Whatever Murdochs feelings about Watson or the Committee he was obliged because of his business to be overly deferential which merely fed the Committees sense of importance.
    Contrast this with the performance of George Galloway who clearly was not going to be intimidated into being deferential to a Senate Committee. In fact he hectored them. He was of course a Scotsman in an American committee. And unlike Murdoch, there would be no comeback to his lack of deference.

    Tomorrow the Treasury Committee hoped to hear from Bob Diamond CEO of Barclays. As such he would have been bound to have some deference.
    Instead tomorrow they will hear from Bob Diamond, private American citizen and former CEO of Barclays and I believe that changes the dynamic ….in his favour. He can go “Galloway” on them.

  • wild turkey

    “He is an American after all”

    well FJH, the family and i extend a welcome to our 4th of july clambake and barbeque.

    but actually, you have, inadvertently hit on something. if it wasn’t for some serious and sustained trigger happy populism, Mr Diamond might be appearing before the commons committee on the 4th (sweet or what?) as a subject of the british crown, north american division.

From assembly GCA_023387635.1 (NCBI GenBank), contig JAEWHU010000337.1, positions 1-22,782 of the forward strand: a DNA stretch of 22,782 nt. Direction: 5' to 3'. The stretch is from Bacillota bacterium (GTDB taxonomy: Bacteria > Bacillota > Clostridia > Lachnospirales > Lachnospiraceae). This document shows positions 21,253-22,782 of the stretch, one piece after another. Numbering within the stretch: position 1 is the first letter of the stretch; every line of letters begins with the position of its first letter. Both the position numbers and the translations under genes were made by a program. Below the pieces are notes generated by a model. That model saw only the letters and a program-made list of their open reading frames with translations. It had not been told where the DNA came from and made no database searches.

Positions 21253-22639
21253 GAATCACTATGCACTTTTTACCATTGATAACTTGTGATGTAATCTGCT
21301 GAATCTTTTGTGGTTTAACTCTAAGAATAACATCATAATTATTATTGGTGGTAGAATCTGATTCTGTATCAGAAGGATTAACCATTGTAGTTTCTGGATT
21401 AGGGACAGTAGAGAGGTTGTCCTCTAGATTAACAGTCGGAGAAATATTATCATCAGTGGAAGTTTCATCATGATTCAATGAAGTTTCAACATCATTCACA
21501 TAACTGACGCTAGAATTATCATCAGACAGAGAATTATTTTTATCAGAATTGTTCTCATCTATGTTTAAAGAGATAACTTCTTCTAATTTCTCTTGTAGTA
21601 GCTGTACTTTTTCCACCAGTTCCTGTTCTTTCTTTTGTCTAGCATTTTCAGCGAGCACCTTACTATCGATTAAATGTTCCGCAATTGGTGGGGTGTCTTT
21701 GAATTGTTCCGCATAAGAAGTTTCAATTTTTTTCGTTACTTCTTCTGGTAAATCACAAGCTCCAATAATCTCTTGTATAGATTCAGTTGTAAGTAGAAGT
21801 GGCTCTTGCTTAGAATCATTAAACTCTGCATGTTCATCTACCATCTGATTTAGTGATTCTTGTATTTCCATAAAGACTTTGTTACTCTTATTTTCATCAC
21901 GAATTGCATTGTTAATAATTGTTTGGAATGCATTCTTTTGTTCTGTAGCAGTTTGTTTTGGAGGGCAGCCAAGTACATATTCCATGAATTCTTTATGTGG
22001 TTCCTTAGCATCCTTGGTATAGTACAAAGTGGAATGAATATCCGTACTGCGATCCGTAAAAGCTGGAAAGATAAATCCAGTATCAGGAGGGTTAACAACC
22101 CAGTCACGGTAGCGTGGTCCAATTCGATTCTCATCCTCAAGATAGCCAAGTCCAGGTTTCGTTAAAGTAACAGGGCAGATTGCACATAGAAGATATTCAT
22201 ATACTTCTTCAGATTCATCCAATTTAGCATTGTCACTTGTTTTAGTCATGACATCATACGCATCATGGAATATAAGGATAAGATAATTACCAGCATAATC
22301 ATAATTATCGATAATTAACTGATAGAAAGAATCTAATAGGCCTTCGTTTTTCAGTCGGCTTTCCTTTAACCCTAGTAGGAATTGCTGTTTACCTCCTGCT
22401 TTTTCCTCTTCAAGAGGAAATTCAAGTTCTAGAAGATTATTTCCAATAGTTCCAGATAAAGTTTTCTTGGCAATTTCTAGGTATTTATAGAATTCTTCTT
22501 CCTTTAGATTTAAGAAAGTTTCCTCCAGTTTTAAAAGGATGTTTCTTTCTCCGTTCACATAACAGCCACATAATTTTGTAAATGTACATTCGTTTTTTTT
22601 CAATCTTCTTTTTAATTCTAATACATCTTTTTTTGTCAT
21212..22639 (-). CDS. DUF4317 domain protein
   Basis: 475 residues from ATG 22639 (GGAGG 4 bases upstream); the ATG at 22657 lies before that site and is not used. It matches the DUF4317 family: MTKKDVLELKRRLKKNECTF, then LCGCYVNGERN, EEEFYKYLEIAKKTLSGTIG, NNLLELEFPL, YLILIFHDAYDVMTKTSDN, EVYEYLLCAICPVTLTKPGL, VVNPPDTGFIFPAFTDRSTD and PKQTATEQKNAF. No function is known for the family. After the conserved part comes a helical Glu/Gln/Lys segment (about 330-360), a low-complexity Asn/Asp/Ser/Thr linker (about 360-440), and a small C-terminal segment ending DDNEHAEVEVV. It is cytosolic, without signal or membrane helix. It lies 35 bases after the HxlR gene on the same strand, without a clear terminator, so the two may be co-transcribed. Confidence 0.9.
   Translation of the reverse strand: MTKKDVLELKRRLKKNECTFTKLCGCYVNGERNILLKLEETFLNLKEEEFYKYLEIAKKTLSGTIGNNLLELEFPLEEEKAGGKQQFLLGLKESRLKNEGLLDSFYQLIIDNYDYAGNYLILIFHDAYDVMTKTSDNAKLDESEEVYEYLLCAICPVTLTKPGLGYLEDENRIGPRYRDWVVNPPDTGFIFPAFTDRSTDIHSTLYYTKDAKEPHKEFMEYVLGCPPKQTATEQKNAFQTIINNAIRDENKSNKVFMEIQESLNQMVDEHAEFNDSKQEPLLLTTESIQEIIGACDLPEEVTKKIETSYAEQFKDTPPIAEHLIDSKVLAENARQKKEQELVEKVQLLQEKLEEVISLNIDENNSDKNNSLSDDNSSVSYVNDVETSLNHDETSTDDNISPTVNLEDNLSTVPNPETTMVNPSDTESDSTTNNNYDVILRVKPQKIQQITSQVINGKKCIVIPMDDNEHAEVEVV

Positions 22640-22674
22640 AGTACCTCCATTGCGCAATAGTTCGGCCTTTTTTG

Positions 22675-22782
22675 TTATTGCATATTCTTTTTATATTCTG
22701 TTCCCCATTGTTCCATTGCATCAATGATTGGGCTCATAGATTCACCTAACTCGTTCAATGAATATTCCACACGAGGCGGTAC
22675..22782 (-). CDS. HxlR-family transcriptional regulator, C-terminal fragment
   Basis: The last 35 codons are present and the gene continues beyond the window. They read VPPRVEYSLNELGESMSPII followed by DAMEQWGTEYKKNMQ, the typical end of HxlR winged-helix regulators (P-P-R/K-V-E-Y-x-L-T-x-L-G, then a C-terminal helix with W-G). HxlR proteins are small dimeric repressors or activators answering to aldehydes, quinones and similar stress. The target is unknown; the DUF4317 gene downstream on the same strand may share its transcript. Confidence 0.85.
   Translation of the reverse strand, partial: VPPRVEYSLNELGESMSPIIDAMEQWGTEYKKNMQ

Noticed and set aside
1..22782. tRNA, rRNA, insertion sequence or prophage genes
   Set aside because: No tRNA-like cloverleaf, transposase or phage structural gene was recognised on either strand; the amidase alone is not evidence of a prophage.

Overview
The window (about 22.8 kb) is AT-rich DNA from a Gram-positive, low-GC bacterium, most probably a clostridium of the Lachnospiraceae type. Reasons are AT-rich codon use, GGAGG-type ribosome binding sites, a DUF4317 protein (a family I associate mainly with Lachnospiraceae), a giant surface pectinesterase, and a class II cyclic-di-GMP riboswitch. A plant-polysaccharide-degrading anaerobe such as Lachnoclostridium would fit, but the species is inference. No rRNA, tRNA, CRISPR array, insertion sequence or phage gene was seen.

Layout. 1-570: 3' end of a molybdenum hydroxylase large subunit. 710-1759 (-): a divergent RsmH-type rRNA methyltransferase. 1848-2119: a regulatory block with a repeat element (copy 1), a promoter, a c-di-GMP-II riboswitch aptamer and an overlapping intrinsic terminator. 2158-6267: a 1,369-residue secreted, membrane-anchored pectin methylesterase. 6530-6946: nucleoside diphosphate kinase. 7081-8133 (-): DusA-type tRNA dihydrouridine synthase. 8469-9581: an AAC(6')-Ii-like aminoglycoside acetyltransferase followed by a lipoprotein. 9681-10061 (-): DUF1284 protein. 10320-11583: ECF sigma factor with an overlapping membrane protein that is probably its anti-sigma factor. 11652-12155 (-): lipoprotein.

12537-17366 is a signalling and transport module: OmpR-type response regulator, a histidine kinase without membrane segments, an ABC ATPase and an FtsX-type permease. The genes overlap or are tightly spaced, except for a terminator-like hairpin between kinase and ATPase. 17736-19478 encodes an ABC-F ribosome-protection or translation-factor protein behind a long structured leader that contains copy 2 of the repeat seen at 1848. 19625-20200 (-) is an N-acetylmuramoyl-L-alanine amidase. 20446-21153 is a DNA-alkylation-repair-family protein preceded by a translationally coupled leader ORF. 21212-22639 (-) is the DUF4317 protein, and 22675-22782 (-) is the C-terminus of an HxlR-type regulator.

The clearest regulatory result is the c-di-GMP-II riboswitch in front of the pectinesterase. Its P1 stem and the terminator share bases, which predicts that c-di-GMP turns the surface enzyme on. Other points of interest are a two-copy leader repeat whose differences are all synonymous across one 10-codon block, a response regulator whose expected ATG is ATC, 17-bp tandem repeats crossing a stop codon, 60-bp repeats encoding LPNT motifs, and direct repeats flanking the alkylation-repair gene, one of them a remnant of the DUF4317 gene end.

in his testimony and answers, Diamond has nothing to lose. my bet is his performance will elicit the admiration of Don Corleone.

    stay tuned.

  • Banjaxed

    Scenario 1. Plead the equivalent of the 5th amendment. There’s an enquiry coming along the line plus possible fraud charges from the SFO so why should he wish incriminate himself ? AFIK, it’s an ordinary house committee and he won’t therefore be bound by oath.

    Scenario 2. Feck off to the US.

    Scenario 3. Do both.

    Whatever, I read at the weekend he gets severance pay of £20 mill.

    So –
    Scenario 4. Take the money and run.

  • sherdy

    It is difficult to accept that a man who has pocketed £20m annually over a number of years has been treated unfairly. After all he is still a free man.